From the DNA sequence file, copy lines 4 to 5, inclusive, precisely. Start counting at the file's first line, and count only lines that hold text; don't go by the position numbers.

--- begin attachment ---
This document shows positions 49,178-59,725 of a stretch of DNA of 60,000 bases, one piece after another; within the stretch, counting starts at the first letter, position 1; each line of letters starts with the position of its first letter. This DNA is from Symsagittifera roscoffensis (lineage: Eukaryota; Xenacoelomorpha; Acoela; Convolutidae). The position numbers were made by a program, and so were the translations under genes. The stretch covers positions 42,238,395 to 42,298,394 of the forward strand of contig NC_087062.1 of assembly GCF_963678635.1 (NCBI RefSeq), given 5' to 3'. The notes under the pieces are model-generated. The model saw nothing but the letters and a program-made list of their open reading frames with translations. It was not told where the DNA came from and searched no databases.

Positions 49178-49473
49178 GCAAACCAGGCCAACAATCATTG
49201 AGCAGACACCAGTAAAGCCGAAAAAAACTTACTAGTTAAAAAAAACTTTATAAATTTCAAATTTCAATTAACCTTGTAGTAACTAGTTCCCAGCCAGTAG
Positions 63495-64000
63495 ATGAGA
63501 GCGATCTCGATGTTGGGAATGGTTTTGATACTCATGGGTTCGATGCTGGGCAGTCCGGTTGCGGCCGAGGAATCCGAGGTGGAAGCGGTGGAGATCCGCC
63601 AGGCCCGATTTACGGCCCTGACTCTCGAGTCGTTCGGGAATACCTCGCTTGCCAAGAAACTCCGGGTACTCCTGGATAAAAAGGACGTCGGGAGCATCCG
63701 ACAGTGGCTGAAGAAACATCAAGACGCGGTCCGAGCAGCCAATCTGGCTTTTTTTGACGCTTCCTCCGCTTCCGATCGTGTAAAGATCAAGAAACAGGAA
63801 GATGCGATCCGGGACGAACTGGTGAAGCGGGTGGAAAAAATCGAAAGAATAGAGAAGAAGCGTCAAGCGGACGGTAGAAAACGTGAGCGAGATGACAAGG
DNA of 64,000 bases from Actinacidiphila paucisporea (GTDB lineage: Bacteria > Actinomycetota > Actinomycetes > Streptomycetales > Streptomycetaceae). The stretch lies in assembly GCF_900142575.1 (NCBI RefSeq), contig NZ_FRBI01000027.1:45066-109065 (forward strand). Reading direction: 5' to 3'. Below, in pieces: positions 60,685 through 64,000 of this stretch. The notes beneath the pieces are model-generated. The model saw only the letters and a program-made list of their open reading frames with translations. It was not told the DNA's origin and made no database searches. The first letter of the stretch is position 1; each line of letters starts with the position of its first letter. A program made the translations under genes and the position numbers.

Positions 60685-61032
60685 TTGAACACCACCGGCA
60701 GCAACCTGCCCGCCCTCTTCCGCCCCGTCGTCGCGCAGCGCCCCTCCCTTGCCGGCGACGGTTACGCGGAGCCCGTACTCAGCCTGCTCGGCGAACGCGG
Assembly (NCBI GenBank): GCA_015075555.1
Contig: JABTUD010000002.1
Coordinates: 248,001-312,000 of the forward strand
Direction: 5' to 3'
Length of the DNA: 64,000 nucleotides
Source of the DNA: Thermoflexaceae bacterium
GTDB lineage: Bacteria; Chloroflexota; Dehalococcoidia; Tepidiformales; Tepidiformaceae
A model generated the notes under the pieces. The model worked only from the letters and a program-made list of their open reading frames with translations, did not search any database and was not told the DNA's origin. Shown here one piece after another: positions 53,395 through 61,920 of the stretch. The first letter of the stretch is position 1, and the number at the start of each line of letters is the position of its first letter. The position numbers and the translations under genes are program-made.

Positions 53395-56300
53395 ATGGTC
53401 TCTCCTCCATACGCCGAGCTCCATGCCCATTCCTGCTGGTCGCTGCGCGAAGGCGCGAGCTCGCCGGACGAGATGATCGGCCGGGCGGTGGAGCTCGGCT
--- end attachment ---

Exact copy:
49201 AGCAGACACCAGTAAAGCCGAAAAAAACTTACTAGTTAAAAAAAACTTTATAAATTTCAAATTTCAATTAACCTTGTAGTAACTAGTTCCCAGCCAGTAG
Positions 63495-64000